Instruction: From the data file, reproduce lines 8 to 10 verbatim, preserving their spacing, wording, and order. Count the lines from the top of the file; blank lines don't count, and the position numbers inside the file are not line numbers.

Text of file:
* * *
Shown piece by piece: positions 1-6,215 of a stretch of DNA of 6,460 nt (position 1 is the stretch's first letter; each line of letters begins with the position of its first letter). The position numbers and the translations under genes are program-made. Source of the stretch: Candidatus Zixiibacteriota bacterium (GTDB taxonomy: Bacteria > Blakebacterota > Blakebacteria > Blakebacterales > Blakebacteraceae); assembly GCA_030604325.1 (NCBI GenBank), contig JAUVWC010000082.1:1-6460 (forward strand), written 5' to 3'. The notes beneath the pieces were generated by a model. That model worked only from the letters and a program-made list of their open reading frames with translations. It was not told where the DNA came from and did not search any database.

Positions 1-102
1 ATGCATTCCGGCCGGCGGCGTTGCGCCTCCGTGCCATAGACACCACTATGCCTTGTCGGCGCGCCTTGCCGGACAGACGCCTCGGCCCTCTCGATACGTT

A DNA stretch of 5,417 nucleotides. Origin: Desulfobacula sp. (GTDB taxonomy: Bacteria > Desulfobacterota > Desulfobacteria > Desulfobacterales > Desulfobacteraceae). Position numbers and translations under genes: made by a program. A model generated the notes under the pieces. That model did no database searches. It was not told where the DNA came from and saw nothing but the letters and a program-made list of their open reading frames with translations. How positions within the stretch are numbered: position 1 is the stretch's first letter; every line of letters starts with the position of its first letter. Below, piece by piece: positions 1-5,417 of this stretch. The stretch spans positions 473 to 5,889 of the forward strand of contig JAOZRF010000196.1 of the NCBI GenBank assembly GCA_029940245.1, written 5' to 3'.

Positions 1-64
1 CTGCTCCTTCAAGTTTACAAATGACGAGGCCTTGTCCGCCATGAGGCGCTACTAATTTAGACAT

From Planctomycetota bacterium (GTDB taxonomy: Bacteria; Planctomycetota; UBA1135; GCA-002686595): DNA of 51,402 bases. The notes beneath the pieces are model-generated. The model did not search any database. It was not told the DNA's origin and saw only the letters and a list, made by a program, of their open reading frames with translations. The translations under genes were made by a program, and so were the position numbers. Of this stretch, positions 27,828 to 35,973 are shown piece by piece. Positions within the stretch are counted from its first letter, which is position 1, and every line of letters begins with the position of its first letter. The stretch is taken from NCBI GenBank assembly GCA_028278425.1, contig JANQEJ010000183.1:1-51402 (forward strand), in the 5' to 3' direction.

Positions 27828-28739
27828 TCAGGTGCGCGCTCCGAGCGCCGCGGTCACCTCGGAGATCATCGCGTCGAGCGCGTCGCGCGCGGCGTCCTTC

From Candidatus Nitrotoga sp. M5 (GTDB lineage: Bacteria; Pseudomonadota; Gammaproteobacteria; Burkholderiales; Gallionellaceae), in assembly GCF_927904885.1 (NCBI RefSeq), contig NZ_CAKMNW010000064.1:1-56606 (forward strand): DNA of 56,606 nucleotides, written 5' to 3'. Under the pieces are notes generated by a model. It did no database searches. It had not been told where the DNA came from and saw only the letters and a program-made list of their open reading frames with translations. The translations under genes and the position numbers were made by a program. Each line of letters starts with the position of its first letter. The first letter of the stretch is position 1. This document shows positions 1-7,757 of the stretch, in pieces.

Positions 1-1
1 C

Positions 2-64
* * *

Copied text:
Positions 27828-28739
27828 TCAGGTGCGCGCTCCGAGCGCCGCGGTCACCTCGGAGATCATCGCGTCGAGCGCGTCGCGCGCGGCGTCCTTC

From Candidatus Nitrotoga sp. M5 (GTDB lineage: Bacteria; Pseudomonadota; Gammaproteobacteria; Burkholderiales; Gallionellaceae), in assembly GCF_927904885.1 (NCBI RefSeq), contig NZ_CAKMNW010000064.1:1-56606 (forward strand): DNA of 56,606 nucleotides, written 5' to 3'. Under the pieces are notes generated by a model. It did no database searches. It had not been told where the DNA came from and saw only the letters and a program-made list of their open reading frames with translations. The translations under genes and the position numbers were made by a program. Each line of letters starts with the position of its first letter. The first letter of the stretch is position 1. This document shows positions 1-7,757 of the stretch, in pieces.